Buildings can be considered as a resource essential for the organization of economic, social and cultural activities in space as well as a sink for construction materials. The quality and durability of the tangible and intangible values of the building stock depends on the way buildings are maintained, adapted and replaced over time. The building stock of the ROCHOR+ area is one of the examples Module_III examines to discuss methods how this resource has been put to use in the past and could be used in the future.
ROCHOR+ is home to one of Singapore’s most diverse neighborhoods where mass housing complexes and shopping malls blend in with rustic historic shophouse streets. Historically at the fringe of the city, the ROCHOR+ area has over its history carried urban and rural building types of different styles, construction techniques, construction materials, the volumetric dimensions and morphological shapes. With much original substance originating from its distinct historic periods still in place, the historic layers of the urban fabric give testimony not only for the expansion of Singapore’s urban core but also for the modernization of Singapore’s buildings and the introduction of novel building types.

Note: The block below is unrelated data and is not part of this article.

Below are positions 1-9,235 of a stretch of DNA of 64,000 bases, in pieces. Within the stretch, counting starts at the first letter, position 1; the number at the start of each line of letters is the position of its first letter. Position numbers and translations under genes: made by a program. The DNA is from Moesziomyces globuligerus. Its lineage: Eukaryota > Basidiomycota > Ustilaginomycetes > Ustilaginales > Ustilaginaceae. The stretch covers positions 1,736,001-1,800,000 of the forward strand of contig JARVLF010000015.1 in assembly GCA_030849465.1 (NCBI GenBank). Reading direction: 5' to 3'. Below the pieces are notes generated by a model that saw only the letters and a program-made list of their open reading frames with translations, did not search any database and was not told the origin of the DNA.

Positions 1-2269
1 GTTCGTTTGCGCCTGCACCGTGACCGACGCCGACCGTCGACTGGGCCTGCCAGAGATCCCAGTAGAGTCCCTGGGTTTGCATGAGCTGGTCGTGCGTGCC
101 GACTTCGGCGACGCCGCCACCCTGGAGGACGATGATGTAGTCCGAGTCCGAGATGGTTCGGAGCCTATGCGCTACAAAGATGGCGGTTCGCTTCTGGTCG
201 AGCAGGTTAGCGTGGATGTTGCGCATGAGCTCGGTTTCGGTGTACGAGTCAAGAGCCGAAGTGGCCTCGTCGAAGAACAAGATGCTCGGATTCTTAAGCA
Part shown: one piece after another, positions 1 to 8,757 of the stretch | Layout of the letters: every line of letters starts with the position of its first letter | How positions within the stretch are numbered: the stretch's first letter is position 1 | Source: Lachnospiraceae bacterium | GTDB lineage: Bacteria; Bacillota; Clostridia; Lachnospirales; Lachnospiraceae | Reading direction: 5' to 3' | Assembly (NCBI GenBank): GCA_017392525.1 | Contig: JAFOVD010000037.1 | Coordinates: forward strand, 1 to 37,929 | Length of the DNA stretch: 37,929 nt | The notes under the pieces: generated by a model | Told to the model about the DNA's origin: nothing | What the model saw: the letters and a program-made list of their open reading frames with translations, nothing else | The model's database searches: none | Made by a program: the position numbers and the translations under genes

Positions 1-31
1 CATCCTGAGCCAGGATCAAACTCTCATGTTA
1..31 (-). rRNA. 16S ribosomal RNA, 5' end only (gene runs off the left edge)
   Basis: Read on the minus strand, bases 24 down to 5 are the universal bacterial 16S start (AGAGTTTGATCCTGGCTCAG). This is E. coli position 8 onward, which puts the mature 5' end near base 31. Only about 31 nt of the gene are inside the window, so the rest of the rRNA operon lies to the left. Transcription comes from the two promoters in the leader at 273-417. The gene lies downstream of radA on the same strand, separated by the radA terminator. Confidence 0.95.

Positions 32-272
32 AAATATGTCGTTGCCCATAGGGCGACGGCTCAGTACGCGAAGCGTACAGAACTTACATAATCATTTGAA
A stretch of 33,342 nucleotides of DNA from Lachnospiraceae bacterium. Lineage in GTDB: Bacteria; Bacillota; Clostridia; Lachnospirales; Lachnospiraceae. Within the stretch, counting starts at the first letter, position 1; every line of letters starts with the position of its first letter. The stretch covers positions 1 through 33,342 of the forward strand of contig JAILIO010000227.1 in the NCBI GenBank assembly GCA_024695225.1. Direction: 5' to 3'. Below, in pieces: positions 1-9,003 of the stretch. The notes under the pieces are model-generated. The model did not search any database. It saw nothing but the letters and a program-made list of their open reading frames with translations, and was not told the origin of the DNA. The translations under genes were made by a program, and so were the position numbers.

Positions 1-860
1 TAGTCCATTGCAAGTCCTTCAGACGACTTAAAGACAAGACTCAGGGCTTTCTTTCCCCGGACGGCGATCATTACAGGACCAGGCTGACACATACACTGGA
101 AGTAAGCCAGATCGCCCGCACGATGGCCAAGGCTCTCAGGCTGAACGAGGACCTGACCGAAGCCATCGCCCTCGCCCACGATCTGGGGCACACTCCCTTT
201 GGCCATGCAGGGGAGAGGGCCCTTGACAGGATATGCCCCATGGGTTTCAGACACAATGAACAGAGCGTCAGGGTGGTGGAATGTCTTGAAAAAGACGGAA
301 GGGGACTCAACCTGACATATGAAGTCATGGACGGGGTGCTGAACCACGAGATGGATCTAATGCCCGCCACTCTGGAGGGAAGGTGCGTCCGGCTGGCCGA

Given the diversity of buildings that has been created in ROCHOR+ over the past 190 years, we investigate in the major causes for transformation in the composition of Rochor’s building stock, the speed and the effects such changes have on present and future development. We look at changes on two scales: the individual buildings as it is maintained and changed by its occupiers and entire neighbourhoods that fall under urban renewal and conservation schemes devised to implement great urban planning visions.
Using historic maps, surveys and photographs, we reconstruct building information for the ROCHOR+ area from different periods of urban development and analyse the dynamic composition of the building stock. In a bid to better understand the expansion and transformation of Singapore’s built environment Module 3 uses an open model approach that integrates the drivers, the institutional regimes (rules and conventions) and the physical constraints that shape the organization of Singapore’s land and real estate. The historic GIS database that is being developed gives account not only of the existing buildings but also of the buildings that have been replaced in the process of upgrading.
The aim is to inquire in possibilities to save natural resources as well as enhance man-made resources through elaborate schemes of conservation, maintenance and upgrade.